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Content archived on 2024-05-24

Learning for Adaptable Visual Assistants


The key problem that must be solved in order to build cognitive vision systems is the robust, efficient and learnable categorisation and interpretation of large numbers of objects, scenes and events, in real settings. LAVA will create technologies enabling such systems and an understanding of the systems- and user-level aspects of their applications, via a novel alliance between statistical learning theory, computer vision and cognitive science experts. For practical computational efficiency and robustness, we shall devise methods for goal-directed visual attention and the integration of multiple asynchronous visual cues. These results will be embodied in two integrated systems: one will employ vision for information retrieval in a mobile setting; the other will derive symbolic representations from video sequences, enabling a wide range of "ambient intelligence scenarios.

Our goal is to create fundamental enabling technologies for cognitive vision systems and to understand the systems- and user-level aspects of their applications. Technologically, the objectives are the robust and efficient categorisation and interpretation of large numbers of objects, scenes and events, in real settings, and automatic online acquisition of knowledge of categories, for convenient construction of applications. Categorisation is fundamentally a generalisation problem, which we shall solve using measures of distance between visual descriptors known as "kernels". We aim to dramatically improve generalisation performance by incorporating prior knowledge about the behaviour of descriptors within kernels, and by exploiting the large amounts of unlabelled data available to vision systems. Finally we aim to exploit this technology in integrated systems that employ vision for information retrieval in a mobile setting, and systems that derive symbolic representations from video.

Work description:
Five of the project's seven workpackages are devoted to LAVA's core technologies. The first two concentrate on learning and visual descriptors. This will involve close collaboration around kernel design and the incorporation of models of the behaviour of descriptors. The learning work will emphasise improvement of the generalisation properties of classifiers, for example by exploiting the vast amounts of unlabelled data available to vision systems. Visual descriptors will be designed to enable efficient learn ability and discrimination between categories in the face of much extraneous information such as lighting, viewpoint, occlusion and natural within-class variation. The next two workpackages focus on higher-level issues of generic categorisation, interpretation and cue integration. These will collaborate closely in the study of attention mechanisms, but each has its specific focus: one is principally concerned with the practice of goal-directed search with mainly static cues of specific types, and the other aims at a unifying theory of attention for integrating arbitrary asynchronous cues.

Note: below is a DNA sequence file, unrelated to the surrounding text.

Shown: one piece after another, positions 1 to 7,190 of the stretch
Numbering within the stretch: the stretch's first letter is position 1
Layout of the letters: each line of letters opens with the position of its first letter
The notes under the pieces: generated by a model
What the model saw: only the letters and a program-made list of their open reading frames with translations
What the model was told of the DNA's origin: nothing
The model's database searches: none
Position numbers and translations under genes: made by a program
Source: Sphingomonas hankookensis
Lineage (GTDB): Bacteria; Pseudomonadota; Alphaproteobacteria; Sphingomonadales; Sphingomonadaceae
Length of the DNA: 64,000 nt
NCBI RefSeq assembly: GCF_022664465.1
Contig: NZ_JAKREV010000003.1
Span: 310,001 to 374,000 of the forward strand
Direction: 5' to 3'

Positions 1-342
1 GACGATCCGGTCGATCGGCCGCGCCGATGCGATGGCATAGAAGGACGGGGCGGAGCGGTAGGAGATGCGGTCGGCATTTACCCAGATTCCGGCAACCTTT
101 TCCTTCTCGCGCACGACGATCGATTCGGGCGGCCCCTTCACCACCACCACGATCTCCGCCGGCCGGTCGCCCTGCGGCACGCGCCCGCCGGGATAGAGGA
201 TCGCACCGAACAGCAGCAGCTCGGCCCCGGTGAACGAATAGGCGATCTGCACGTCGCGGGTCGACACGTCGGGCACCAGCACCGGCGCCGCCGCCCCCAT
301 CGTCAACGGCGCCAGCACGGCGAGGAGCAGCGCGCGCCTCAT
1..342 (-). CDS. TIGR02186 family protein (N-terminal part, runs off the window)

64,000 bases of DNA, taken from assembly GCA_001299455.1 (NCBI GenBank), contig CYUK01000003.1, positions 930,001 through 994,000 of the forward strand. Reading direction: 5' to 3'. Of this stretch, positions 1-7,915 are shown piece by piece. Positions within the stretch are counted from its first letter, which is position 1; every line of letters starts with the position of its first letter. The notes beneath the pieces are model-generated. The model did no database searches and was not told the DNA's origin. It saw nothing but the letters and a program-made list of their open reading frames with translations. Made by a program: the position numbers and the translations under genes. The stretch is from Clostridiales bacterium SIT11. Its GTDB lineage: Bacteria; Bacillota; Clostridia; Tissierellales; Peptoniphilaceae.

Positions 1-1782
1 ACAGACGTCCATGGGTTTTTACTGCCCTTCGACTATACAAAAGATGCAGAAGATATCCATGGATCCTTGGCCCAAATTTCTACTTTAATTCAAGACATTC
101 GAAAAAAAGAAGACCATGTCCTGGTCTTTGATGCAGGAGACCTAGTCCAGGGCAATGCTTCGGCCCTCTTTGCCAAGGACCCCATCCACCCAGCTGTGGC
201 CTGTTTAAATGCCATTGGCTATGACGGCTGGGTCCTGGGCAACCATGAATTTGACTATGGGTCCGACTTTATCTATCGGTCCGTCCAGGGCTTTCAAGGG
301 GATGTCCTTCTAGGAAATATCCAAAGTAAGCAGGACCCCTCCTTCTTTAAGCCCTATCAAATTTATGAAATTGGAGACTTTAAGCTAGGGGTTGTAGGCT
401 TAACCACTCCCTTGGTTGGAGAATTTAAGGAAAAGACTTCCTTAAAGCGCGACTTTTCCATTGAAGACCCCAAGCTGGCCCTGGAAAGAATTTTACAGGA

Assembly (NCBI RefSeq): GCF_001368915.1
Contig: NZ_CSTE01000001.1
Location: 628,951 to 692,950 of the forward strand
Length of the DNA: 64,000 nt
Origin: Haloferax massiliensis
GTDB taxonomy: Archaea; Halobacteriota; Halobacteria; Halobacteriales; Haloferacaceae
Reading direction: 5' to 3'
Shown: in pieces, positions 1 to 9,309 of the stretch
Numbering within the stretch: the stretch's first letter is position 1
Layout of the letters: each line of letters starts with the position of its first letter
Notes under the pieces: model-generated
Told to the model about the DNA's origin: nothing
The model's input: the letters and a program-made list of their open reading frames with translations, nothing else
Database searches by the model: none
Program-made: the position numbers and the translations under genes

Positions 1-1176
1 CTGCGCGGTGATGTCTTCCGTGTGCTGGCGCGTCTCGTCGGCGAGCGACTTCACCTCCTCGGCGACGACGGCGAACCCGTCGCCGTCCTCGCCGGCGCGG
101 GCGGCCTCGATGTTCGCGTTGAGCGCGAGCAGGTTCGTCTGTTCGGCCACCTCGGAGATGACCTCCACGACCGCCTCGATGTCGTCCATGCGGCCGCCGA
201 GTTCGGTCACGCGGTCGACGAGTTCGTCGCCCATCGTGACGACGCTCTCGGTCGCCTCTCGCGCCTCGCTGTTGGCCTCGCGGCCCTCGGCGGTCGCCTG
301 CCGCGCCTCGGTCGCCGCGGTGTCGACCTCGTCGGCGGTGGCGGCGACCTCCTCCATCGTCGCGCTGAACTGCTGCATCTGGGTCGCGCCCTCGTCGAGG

One workpackage is devoted to building and evaluating the two integrated demonstrators, which contain contributions from all partners. It will also conduct the important task of data gathering. Both of these operations will be conducted in two phases, which are reflected by the task divisions of the other workpackages. The first phase will integrate early versions of components from the other workpackages. User- and systems-level evaluation will identify areas for improvement in the application scenarios and the system architecture, while maximising the opportunity for feedback on issues regarding the components. The second phase will rectify such issues and incorporate more advanced components as necessary.

YR1 Initial data gathering. Baseline descriptors, learning methods and static cue integration methods leading to initial evaluation of association assistant. YR2 Learning with unlabelled data, temporal cue integration and dynamic attention mechanisms leading to initial evaluation of event interpreter. YR3 Final data gathering. Optimised sparse and online learning, high-level descriptors, learning and attention for interpretation leading to final evaluation of integrated demonstrators.

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Participants (8)